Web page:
If you’re looking for more camping storage and organizing tips, you might want to jump over to this post. You can also grab some printable camping lists too!
Another super mom camping tip: flashlight in the vehicle. If you happen to be storing some of your camping bins in the back of your truck or car, leave a flashlight easily accessible so when you have to hunting at night you can actually see what’s in those bins!
The Kitchen Bin should have all your plates, bowls, and utensils as well as the cooking tools, coffee supplies, pots and pans, potholders, foil, spices, tablecloth, and anything else you may need in a mobile kitchen. Anything you need to prepare and cook meals should go in this bin.
The Utility Bin should have first aid items, bug spray, sunscreen, lanterns and flashlights, extra batteries, tools for setting up the tent, and a hand broom and dustpan. Basically, anything that you will need instant access to if the need arises. Think of it as an organized junk drawer.
The Kids Bin is exactly as it sounds: a bin full of items to entertain the kids. Fill it with toys to entertain and items to spark their imagination, games, crafting fun, glow sticks, and walkie talkies to encourage group play.
What type of bin should you use for these? I prefer to use big plastic bins with tight fitting lids. Clear bins mean it is easier to see into the bins from the outside and there’s more light when you’re rummaging around in them.
The three drawer systems work well as basic camping storage bins as well… especially if you’re setting up your camp kitchen right from the back of your vehicle.
On our month long camping trip we were setting up in a new location every few days so I wanted something easy to pack up and use. I opted for a 3 drawer system for the frequently used items. Then I had a few bins of food, one for cooking equipment and each kid had their own bin. There was also a bin with infrequently used items like water toys and emergency repair type items.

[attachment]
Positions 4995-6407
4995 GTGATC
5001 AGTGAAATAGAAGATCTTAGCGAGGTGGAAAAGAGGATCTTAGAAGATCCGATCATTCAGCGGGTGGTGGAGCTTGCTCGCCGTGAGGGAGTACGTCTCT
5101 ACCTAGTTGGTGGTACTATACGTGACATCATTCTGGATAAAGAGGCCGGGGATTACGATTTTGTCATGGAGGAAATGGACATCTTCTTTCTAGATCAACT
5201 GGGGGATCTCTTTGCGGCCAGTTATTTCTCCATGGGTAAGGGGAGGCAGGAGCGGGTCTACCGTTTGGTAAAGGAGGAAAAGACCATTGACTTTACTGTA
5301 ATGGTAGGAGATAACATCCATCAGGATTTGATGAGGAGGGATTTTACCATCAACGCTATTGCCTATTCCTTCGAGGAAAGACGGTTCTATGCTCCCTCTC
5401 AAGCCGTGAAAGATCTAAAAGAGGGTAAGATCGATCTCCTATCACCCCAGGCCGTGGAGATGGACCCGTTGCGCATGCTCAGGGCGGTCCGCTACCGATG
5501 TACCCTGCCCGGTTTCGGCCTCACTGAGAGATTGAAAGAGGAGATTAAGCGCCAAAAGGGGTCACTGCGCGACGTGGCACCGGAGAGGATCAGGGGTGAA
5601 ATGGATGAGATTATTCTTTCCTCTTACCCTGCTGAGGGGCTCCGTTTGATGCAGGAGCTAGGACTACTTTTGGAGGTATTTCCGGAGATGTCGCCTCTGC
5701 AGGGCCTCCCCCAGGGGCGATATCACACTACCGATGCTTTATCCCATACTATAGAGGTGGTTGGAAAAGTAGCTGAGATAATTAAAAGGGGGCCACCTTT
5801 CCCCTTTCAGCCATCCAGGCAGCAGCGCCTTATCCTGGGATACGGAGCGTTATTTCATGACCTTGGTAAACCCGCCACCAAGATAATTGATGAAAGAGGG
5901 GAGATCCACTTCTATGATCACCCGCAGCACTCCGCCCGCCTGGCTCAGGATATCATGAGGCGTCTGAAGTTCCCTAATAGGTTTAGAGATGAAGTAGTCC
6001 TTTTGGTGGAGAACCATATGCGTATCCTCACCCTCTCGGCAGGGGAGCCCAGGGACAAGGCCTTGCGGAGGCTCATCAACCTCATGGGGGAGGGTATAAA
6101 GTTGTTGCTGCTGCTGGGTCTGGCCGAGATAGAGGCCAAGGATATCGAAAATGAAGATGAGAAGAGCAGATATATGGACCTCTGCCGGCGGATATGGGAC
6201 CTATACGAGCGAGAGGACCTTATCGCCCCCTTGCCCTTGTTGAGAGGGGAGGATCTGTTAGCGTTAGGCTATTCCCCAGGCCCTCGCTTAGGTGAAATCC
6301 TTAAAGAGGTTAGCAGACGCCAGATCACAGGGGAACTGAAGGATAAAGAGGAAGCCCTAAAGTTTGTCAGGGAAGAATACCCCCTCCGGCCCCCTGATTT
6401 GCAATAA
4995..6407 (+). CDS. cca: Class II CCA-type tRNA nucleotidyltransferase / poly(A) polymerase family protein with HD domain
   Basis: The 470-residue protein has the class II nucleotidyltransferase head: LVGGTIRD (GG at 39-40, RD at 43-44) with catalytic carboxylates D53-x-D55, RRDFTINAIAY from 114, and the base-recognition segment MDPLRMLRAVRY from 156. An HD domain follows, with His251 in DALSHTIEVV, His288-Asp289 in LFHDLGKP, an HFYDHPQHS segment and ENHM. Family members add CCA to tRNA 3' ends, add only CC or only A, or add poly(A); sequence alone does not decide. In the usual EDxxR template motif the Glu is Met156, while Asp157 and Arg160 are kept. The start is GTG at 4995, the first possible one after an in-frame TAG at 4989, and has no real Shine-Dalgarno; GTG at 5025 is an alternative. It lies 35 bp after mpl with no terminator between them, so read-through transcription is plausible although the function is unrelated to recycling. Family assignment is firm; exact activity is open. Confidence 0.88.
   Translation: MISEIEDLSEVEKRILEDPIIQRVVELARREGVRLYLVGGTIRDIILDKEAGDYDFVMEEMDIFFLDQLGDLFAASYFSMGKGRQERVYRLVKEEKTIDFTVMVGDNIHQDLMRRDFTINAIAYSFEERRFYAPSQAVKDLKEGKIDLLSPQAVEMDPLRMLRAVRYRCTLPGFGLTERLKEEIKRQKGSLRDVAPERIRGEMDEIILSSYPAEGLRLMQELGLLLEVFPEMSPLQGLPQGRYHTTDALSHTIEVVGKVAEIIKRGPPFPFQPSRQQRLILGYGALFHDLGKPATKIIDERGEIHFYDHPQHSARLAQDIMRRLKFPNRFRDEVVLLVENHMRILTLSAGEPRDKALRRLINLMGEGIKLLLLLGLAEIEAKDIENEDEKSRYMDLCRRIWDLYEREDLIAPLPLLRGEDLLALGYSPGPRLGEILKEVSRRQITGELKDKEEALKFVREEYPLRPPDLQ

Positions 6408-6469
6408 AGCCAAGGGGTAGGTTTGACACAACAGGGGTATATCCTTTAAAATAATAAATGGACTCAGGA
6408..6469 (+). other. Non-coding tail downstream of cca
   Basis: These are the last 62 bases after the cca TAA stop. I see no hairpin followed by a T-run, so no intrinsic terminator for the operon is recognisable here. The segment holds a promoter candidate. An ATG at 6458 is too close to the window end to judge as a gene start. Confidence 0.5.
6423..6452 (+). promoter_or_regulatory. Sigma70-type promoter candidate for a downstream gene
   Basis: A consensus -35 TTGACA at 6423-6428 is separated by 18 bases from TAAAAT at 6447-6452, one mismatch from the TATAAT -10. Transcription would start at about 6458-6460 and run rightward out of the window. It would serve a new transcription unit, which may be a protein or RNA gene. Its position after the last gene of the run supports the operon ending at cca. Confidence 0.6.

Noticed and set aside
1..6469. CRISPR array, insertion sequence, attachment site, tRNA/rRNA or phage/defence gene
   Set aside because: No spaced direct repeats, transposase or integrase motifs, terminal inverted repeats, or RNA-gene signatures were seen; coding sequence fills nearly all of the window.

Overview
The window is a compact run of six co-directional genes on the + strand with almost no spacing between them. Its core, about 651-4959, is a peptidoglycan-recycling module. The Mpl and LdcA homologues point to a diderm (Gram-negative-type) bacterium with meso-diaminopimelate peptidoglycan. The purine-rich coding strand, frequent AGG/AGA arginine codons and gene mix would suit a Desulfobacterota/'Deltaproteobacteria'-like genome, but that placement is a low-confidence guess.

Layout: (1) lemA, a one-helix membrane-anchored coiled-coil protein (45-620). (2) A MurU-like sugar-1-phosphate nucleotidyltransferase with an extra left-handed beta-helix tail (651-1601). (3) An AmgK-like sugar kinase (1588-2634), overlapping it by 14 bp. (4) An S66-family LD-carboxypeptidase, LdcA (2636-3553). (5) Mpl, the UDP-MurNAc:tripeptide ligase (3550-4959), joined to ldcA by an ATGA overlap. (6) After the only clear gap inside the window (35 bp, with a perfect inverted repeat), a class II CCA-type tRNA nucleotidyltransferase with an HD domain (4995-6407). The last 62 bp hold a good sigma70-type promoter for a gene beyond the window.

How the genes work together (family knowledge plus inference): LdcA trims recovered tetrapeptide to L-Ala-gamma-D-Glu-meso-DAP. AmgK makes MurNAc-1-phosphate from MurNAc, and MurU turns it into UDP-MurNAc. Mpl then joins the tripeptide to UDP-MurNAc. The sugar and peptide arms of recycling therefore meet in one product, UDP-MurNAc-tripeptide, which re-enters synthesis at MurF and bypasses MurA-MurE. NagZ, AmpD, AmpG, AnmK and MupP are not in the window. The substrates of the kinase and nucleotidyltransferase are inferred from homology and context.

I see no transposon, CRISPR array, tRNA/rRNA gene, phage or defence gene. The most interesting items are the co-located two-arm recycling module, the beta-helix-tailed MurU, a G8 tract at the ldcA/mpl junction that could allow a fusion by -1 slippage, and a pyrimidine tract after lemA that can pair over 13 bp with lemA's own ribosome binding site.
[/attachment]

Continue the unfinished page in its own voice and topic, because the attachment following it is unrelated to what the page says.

Packing your camping vehicle
Just a few things to mention here, because, let’s be honest, sometimes you just have to get it all in there and you don’t have a lot of options, but… a few tips and thoughts:
- Organize your like-items together into easily moved and useable containers
- Pack the items you’ll need as soon as you arrive at the campsite last
- Consider how you’ll pack the largest items before you begin
- Use the soft items to fill in the cracks at the end (pillows, mattresses, life jackets, etc.)
- And, don’t forget your labels!
(Sleeping in your Car) Car Camping Organization
If you’re wanting to be more mobile, without the expense or bulkiness of a camper or camping gear, sleeping in your vehicle may be a great alternative. Although, I’ll admit this doesn’t sound all that appropriate for larger families, but many young couples make it work!
Air mattresses that will fit your back seats or in a hatchback trunk area exist to make sleeping comfortable. Another idea is to build a platform for your trunk area to sleep on top of. You will then have plenty of storage underneath! Pack in small, clear bins so you can see exactly what you need and stay organized on the go.
If you happen to have a van you’ll have more space and could even turn it into a mini mobile camper with some creativity and planning. You can buy air mattresses for mini vans too!
Last thoughts on camping organization…
The best plan for a relaxing camping trip is to be organized. If you plan to camp often, slowly start setting aside items that will live permanently in your camping bins. Also, get camping bins.
Create your lists and store them in the corresponding bin to make packing a cinch. Before you know it, you’ll not only have packing down to a science, camping itself will be that relaxing, lazy experience you hope for!
Didn’t get all your questions answered? Check out these other camping guides:
- The lazy mom’s guide to family camping (organization hacks and packing lists)
- Ultimate guide to camping in the rain
- Everything you need to know about camping with toddlers